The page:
Is your playground toxic?
Leaked EPA memo indicates that many playgrounds may not be as safe as you think.
Tue, Sep 29 2009 at 8:00 AM
Crumb rubber. It's been touted as the latest and greatest mulch for playgrounds because it's spongy texture helps to reduce injuries from playground accidents. And because it's made from recycled tires, it's also considered super green. It's even the mulch of choice used by President and Mrs. Obama to protect Sasha and Mali on their new White House playground. But this wonder mulch may not be as wonderful as they thought.
A recently leaked memo from the Environmental Protection Agency
(EPA) indicates that agency scientists have begun to question whether there's stuff in the crumb rubber that could be toxic to kids. "What's known is very very little. They list, I think it's 30 toxic chemicals in one of the memos. And so far work has only been done on two of them," said Jeff Ruch, head of Public Employees for Environmental Responsibility,
in an interview with The Environment Report
. An EPA spokesman says the agency is doing a preliminary study of four playgrounds to test for toxins such as lead and volatile organic compounds. The results aren't in yet.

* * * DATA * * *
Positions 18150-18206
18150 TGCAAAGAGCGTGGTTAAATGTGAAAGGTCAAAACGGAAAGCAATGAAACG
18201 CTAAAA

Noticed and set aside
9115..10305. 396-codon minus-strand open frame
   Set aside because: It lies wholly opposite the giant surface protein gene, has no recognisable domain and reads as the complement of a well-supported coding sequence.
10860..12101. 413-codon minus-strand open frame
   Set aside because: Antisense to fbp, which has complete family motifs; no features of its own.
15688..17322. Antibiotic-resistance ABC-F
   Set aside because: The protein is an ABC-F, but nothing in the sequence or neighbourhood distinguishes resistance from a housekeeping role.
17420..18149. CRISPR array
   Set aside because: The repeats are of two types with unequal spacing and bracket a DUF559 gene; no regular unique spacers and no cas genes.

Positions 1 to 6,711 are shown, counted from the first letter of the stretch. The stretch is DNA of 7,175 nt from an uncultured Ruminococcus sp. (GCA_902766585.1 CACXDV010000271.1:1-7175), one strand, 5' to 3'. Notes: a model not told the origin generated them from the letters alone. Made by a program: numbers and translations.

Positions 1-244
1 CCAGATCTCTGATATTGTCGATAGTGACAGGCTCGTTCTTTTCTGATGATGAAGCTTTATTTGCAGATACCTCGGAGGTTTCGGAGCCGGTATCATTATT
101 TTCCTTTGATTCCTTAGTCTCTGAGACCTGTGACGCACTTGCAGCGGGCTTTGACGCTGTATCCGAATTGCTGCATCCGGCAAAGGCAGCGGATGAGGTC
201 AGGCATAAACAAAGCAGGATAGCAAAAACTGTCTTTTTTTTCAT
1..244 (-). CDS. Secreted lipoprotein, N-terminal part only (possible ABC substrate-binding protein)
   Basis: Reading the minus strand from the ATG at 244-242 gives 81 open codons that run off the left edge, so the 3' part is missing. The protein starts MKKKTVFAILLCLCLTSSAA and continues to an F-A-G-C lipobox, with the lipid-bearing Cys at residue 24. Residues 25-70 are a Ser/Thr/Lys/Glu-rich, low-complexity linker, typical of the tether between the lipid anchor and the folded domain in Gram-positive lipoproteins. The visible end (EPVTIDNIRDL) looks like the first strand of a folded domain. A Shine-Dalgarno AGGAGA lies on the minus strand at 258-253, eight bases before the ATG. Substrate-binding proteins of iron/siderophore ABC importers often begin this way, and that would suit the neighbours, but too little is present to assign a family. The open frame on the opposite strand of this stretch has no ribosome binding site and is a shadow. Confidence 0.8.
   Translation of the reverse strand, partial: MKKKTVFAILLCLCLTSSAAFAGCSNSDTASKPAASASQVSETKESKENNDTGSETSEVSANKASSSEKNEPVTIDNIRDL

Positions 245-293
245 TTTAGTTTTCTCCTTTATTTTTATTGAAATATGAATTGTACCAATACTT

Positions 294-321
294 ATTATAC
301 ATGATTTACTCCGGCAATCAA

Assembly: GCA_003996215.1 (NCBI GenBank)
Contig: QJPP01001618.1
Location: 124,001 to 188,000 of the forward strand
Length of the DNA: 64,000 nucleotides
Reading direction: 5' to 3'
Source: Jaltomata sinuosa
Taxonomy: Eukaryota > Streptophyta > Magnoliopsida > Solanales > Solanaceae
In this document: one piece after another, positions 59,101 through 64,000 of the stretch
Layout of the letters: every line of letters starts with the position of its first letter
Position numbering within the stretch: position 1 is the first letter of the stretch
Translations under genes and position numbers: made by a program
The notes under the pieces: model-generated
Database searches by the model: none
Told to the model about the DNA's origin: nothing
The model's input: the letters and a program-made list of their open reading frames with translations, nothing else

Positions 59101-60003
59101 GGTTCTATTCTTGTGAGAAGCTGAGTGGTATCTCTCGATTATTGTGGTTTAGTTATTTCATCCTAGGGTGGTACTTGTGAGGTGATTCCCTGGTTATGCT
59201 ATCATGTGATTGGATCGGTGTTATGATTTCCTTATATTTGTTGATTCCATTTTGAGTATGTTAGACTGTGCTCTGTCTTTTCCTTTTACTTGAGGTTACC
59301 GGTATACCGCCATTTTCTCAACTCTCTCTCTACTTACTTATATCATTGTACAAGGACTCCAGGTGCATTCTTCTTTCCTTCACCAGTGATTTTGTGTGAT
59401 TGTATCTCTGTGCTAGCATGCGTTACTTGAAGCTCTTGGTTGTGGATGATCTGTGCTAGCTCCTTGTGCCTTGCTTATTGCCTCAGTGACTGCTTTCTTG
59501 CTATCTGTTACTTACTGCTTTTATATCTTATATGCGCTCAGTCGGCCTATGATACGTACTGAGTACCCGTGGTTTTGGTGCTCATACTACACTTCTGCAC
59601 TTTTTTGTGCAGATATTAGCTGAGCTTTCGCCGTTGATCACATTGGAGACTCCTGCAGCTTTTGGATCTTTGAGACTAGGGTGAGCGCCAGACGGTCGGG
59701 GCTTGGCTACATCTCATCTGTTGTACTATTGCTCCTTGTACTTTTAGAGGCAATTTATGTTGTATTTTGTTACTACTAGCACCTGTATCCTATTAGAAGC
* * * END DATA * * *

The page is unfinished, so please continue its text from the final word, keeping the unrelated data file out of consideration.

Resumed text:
The Rubber Manufacturers Association
says there are more than 100 studies showing scrap tires are safe in playgrounds and that environmental groups are over hyping the concerns. But the whole mess bears a striking resemblance to the arsenic-treated wood that was used in the past to build playground equipment. Sure, arsenic prevented decay and made the playground structures last for years. But didn't anyone stop to think ..."hey, this is ARSENIC
we are putting on playground equipment?" For two decades, kids across the country played on contaminated wood before someone finally saw the folly in this choice. Will it take another two decades before we fully understand the health effects that could occur when kids play on recycled tires?
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